We examine the effects of Rotating Savings and Credit Associations (ROSCAs) on household welfare in India. The identification strategy is based on household fixed effects and instrumental variables (using the geographic leave-one-out instrument). We find that ROSCA membership increases household assets, consumption, energy efficiency and school expenditure, but only in rural areas. Welfare effects are stronger for poorer households and for those living in communities with stronger social ties. We argue that the persistence and success of ROSCAs depends on social ties, which are often stronger in rural communities.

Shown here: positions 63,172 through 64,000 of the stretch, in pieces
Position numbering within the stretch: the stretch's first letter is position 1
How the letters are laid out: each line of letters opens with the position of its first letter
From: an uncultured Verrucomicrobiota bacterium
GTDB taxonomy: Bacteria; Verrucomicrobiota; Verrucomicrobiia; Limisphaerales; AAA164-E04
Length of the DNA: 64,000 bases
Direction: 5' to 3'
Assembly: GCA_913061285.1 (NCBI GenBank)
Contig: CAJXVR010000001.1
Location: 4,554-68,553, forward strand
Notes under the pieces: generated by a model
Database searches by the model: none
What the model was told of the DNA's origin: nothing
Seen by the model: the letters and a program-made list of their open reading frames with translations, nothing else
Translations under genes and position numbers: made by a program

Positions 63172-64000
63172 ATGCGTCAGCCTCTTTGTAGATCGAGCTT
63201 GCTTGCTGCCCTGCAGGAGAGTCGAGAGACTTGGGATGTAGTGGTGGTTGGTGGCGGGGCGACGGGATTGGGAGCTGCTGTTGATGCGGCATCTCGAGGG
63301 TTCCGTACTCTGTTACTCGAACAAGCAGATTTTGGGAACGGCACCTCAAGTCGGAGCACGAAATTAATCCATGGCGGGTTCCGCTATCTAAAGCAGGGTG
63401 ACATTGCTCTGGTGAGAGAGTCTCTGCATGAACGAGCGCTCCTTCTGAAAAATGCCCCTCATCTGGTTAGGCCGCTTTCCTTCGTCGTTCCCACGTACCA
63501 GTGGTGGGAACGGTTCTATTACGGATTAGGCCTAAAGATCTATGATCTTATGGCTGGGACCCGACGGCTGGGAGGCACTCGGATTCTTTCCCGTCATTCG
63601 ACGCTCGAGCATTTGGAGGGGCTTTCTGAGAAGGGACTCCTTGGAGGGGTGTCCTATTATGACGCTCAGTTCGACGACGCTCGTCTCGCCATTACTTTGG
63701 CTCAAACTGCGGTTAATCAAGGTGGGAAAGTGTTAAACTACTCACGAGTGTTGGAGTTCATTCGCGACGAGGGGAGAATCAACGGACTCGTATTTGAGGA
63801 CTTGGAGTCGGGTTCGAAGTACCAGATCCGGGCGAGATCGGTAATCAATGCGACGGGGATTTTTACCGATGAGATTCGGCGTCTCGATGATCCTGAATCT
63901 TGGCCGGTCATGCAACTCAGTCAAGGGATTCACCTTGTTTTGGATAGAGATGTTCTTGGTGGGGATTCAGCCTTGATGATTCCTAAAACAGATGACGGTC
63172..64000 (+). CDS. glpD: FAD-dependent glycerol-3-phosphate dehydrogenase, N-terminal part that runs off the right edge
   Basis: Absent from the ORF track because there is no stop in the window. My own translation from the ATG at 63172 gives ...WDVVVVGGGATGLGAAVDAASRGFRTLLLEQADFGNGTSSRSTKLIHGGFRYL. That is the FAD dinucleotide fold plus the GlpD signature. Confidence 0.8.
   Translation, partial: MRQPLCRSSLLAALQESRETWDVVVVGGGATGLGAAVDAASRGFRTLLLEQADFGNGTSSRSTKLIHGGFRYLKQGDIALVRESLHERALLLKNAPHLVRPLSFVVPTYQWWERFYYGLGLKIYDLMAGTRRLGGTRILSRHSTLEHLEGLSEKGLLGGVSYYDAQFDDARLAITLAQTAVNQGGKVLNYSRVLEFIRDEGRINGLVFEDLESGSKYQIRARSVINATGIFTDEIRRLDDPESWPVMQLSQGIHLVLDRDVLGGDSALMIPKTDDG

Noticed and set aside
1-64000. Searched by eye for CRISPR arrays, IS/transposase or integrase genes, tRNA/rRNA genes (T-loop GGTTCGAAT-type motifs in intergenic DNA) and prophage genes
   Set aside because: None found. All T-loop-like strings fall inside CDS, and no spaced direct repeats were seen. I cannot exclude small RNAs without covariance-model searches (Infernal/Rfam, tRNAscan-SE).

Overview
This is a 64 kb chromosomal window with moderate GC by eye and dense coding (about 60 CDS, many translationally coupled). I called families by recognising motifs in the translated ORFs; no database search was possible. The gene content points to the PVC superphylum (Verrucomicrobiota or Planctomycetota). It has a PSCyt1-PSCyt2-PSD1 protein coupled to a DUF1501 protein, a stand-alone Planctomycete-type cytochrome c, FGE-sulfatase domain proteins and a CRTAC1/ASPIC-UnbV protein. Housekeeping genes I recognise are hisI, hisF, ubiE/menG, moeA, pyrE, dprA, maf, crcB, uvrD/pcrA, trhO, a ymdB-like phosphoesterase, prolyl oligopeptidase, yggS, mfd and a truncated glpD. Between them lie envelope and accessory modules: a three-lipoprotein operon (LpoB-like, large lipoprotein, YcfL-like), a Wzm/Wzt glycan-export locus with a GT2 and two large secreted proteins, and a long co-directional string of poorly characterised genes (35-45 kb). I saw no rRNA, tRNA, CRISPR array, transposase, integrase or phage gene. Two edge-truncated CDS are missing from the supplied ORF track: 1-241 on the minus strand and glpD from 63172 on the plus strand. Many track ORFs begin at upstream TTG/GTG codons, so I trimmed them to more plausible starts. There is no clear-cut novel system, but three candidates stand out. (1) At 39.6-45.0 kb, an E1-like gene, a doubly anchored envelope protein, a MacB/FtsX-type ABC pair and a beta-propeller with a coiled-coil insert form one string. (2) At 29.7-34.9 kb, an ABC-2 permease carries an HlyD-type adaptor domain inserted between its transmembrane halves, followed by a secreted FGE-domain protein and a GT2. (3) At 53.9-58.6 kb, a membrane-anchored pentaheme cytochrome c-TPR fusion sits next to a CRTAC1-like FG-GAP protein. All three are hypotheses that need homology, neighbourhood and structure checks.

- Community bonding
- Household welfare